The NYTimes does what newspapers should be doing in their Sunday feature, Mama Was a Riot Grrrl? Then Pick Up a Guitar and Play. They tell a story you're not going to find on a weblog, and they tell it well. It's why they pay journalists. It's also why half the journalists in Richmond should be fired.
Times stringer Jessica Pressler apparently spends her days in Philadelphia, where there are no cardigan wearing hipsters, only old jazzmen. And now that I mention Pressler's Philadelphia connection, I can't help but doing what weblogs should be doing -- getting distracted by something slightly more compelling than what I originally intended to post. (Hang on! I'll get to the hipster punk juveniles in a moment!) So, Pressler cracks me up. Here's a snippet of an interview she did in February with Philadelphia's Johnny Goodtimes:
If you could be on any reality show, which one would you want to be on?
MTV's Made, which is the best show ever. Right now they only do teenagers but I think they should start a version for mid-twenties career changers. I'd be like, 'Hi, when I was a kid I wanted a career in international relations, but somehow at 28 the closest I've come to this is a newspaper story that called Philadelphia New York's next borough. What the f*** happened? I want to be MADE." And then MTV would get me some fabulous gay coach from the Carnegie Endowment that would quiz me about sustainable development and s***. Of course, like that model from Temple who is STILL a waitress at Coffee Shop, my career in diplomacy probably wouldn't really work out. But I figure I'd have a chance at getting a spinoff series in which I would live in a house with Richard Holbrooke and Brangelina. The White House.
This all took place after Pressler had half of Philly gunning for her last fall, when she introduced Philadelphia to readers of the NYTimes as the city's sixth burrough. Philebrity caught up with her after that little news fiasco.
Anyway, you were drawn in by the title of this post. Mosh pits in daycare centers? you thought. I am so there. And so you are, if you live in Brooklyn and you rock out to Care Bears on Fire. Brooklyn's so post-hip that the CMJ Music Marathon devoted a showcase for the nouveau, post-sippy cup music making crowd. Pressler was determined to find out more about these cute pixies playing punk.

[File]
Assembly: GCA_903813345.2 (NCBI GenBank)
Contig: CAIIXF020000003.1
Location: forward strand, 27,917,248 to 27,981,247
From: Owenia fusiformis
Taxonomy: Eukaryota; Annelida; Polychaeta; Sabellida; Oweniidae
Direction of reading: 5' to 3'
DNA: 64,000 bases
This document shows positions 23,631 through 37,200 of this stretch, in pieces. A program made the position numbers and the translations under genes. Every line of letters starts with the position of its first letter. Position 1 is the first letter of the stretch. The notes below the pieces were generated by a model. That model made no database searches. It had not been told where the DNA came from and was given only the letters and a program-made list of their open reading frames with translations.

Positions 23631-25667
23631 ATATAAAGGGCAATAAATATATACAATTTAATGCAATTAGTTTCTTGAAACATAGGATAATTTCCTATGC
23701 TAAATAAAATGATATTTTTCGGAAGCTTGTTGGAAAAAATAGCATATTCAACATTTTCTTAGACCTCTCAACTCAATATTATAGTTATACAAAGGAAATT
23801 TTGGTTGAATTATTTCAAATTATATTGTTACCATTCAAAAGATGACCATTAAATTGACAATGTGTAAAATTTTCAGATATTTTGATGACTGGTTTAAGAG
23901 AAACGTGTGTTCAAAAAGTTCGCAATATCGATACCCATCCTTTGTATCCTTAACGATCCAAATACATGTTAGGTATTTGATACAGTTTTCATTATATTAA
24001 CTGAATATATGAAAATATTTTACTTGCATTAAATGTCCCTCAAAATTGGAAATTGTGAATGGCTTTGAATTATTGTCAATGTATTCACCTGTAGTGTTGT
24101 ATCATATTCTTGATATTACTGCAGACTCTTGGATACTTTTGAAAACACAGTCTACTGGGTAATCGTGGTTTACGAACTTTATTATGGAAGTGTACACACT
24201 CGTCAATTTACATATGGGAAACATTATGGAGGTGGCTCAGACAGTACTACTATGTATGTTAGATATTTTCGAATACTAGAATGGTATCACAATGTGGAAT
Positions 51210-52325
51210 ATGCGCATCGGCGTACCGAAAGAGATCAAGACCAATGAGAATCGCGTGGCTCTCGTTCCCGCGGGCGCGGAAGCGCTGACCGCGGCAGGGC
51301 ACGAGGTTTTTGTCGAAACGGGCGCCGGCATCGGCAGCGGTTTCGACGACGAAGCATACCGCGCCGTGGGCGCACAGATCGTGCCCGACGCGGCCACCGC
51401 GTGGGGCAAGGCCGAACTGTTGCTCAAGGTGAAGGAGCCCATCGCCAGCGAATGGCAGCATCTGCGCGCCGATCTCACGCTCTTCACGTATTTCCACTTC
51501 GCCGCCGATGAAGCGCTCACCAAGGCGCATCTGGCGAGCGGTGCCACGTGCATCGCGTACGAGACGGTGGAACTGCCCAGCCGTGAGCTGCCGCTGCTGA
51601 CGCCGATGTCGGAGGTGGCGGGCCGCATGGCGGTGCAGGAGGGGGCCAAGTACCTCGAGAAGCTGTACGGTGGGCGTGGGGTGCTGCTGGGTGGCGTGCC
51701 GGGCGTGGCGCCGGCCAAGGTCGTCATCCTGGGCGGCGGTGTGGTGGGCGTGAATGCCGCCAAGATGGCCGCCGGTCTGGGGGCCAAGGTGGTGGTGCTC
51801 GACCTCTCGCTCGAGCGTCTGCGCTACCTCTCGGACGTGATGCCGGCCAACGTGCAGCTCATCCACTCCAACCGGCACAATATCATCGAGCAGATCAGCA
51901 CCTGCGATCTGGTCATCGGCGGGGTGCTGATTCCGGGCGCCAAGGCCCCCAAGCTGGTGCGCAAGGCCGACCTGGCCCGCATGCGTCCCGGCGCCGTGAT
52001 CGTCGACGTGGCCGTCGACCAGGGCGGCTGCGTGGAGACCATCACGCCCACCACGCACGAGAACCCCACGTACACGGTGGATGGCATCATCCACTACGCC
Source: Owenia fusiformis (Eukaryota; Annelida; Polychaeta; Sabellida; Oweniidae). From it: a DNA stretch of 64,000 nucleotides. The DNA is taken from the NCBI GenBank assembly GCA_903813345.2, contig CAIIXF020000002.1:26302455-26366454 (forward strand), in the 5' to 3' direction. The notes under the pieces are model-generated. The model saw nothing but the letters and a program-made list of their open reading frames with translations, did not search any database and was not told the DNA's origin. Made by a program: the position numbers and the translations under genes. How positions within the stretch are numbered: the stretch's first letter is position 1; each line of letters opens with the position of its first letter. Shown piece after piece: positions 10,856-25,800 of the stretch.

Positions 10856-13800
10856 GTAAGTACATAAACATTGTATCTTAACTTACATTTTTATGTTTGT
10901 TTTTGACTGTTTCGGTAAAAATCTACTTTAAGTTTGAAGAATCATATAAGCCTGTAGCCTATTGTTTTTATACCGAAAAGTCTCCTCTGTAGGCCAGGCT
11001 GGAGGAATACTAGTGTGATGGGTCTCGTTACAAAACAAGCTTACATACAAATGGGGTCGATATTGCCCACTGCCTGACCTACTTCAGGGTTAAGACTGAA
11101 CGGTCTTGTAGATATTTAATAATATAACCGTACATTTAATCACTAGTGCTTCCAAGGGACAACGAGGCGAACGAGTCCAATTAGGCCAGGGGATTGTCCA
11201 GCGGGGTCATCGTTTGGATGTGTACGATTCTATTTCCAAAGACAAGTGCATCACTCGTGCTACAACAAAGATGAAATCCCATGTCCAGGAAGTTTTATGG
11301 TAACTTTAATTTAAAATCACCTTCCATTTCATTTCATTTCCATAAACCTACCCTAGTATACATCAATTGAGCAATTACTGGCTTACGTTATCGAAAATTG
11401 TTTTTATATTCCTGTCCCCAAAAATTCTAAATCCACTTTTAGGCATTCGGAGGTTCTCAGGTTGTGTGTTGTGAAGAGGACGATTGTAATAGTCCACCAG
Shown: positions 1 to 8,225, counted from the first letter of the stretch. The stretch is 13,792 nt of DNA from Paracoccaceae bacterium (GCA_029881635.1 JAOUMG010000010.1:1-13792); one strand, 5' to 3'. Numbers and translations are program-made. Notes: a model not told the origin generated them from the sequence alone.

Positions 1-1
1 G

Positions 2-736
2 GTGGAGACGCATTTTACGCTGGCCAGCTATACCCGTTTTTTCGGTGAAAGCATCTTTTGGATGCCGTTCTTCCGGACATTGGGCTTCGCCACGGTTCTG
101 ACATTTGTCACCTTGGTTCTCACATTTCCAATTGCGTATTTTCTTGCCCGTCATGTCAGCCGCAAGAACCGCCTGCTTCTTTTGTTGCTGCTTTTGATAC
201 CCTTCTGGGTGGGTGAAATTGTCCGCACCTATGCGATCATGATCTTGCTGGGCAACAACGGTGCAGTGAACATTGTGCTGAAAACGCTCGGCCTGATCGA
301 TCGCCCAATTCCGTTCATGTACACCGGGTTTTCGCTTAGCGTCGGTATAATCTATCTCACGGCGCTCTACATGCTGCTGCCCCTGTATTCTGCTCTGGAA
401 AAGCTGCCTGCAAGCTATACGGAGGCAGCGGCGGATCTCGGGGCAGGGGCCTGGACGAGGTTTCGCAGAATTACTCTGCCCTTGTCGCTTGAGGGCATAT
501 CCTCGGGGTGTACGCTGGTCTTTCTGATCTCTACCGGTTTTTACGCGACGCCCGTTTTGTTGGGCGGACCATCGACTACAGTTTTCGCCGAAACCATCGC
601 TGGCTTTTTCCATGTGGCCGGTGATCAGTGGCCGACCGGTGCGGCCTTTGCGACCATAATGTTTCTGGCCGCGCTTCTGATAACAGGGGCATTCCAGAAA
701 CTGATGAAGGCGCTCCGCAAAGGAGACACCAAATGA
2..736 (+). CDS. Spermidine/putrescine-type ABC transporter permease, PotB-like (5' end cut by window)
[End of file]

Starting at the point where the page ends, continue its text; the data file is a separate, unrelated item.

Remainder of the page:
The children whispering and fidgeting in front of the stage at Union Hall in Park Slope, Brooklyn, looked like any kids awaiting, say, a storyteller. Then Zora Sicher and Hugo Orozco, the two 11-year-olds who make up the band Magnolia, climbed onstage and broke into a hard-driving original song called “Volume.” It was clear this was not quiet time.
“Wooooo!” a dreadlocked woman shouted from the back of the room, where a crowd of adults, many in vintage concert T-shirts and cardigans, looking like kids themselves, cheered and sipped bloody marys.
A clump of teenagers looked on appreciatively during the set, part of a showcase of all-kid bands on a Saturday afternoon this month at the CMJ Music Marathon in New York. When the Magnolia duo paused to adjust their instruments — Zora on guitar, Hugo on drums — a babe in arms wailed. “Are you crying because they stopped, honey?” Mom cooed.
For this set of performers and audience members, indie rock is as familiar as a lullaby. “We like punk, classic rock, metal, riot grrrl,” said Hugo, an elfin-face sixth grader from Brooklyn, who was given her first drum set at 7.
Magnolia, like other bands on the Union Hall bill — Care Bears on Fire, Tiny Masters of Today, Fiasco, Hysterics — is more than a novelty act. It is developing a following on New York’s burgeoning under-age music circuit, where bands too young for driving licenses have CDs, Web sites and managers.
“Oh my god, there’s like a huge, huge kid-rock scene here,” said Jack McFadden, known as Skippy, who booked the show at Union Hall. “It’s really very indicative of Park Slope, since so many of the parents who live around here are hip and have these hip little kids that they dress in, like, CBGBs T-shirts.”
But nothing rocks my childlike world more than the Tiny Masters of Tomorrow:
On a Friday evening in November, Ada, the bassist, 10, a slight girl with a heart-shape face, was reading “Harry Potter and the Half-Blood Prince” at Piano’s, a Lower East Side bar, while waiting to go on with her brother, Ivan, 12, the lead guitarist. (Their father requested that the family name not appear in print to protect the children’s privacy.)
After the set, during which they performed, among other songs, Ada’s mournful “Pictures” — “It’s about my friends in second grade and how awful they were to me,” she said — an adult in the audience called the band “the new Raincoats,” a reference to an experimental British act of the late ’70s.
Ivan is familiar with their music, although he said he prefers louder stuff like the Stooges. “And I’m really into Apollo Sunshine right now,” he said, perched on a bar stool and chewing thoughtfully on a cocktail straw. “I go through phases.”
Their father has worked for the indie label Caroline and once pulled the kids out of school early to see the White Stripes. His children’s affection for indie rock, he said, is a reaction to mainstream tastes. “They’re rebelling against, like, Walt Disney.”